I now headed to the river lands area of the nature preserve. It was about a mile away from the Water Fowl ponds. 

I walked over the fallen tree and,

found the other  trail to the river was still flooded.

The skunk cabbage didn’t mind the flooding,

as they continued to unfurl their much welcome green leaves.

As I approached the river lands I saw this red-bellied woodpecker inspecting a large hole in a tree.

Although it was made by a woodpecker I  don’t think  this one made the hole. It looked old.  It may have been investigating whether it would be a good place to build a nest.

They are beautiful birds.

I also saw a hairy woodpecker,

a tufted titmouse,

and a white breasted nuthatch before I came to the river lands and  Lake Took-A-While.

The clouds had dissipated and the strengthening March sun warmed up the cool morning air.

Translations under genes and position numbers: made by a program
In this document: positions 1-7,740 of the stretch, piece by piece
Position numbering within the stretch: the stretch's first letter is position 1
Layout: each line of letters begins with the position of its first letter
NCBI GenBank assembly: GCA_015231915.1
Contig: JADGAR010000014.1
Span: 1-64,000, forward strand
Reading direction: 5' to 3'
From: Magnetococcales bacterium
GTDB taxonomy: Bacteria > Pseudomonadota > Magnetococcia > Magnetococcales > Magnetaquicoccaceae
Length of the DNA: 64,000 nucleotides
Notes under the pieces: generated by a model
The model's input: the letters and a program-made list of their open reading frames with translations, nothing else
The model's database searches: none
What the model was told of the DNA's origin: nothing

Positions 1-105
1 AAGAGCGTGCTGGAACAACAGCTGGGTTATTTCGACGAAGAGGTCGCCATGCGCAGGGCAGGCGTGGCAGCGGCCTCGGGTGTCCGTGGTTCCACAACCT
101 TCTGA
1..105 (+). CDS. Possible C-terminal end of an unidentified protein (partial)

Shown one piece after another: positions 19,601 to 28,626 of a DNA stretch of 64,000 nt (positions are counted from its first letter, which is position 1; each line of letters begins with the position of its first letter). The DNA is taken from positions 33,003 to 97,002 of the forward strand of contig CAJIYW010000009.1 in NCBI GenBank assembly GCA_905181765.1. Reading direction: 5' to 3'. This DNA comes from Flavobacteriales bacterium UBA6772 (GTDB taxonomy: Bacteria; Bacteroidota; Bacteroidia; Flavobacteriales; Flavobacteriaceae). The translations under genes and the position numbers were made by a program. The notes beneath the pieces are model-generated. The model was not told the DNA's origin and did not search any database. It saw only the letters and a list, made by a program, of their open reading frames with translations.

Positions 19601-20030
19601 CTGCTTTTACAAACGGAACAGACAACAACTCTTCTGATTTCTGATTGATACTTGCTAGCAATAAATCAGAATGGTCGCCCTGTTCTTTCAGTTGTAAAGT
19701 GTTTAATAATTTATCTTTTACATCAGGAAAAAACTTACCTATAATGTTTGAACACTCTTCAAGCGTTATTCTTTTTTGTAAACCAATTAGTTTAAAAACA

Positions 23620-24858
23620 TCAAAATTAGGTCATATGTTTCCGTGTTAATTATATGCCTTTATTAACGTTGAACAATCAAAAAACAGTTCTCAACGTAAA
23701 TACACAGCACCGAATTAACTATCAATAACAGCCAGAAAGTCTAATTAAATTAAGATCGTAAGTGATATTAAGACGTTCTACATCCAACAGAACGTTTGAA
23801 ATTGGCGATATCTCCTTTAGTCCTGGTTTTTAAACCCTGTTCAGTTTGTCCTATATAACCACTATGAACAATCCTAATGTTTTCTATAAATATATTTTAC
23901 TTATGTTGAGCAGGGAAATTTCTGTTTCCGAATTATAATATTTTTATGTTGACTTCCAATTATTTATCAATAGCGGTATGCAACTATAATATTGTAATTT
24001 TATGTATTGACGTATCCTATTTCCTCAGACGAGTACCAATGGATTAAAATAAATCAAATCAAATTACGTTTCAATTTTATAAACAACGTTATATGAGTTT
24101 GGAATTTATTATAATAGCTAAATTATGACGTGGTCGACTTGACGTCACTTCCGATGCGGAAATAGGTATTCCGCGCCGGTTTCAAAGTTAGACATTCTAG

It sure felt like Spring.  I was hoping to see some bald eagles soaring over the lake or perched in a tree along the shore. There were none on Saturday  There was a flock of double-crested cormorants on the lake.

This birds breed in the interior United States Canada and are just passing through our area.  I love watching  frequently  fly  over the lake.

There was also a flock of common mergansers on the lake. This is a male,

and this a female.

Most of these  birds will  migrate north to Canada to breed although Northeastern Pennsylvania is on the edge of their breeding area and some may nest here. They too like to fly across the lake and I enjoy watching them. This is a male in flight

and this a female in flight.

I walked to the far end of the lake,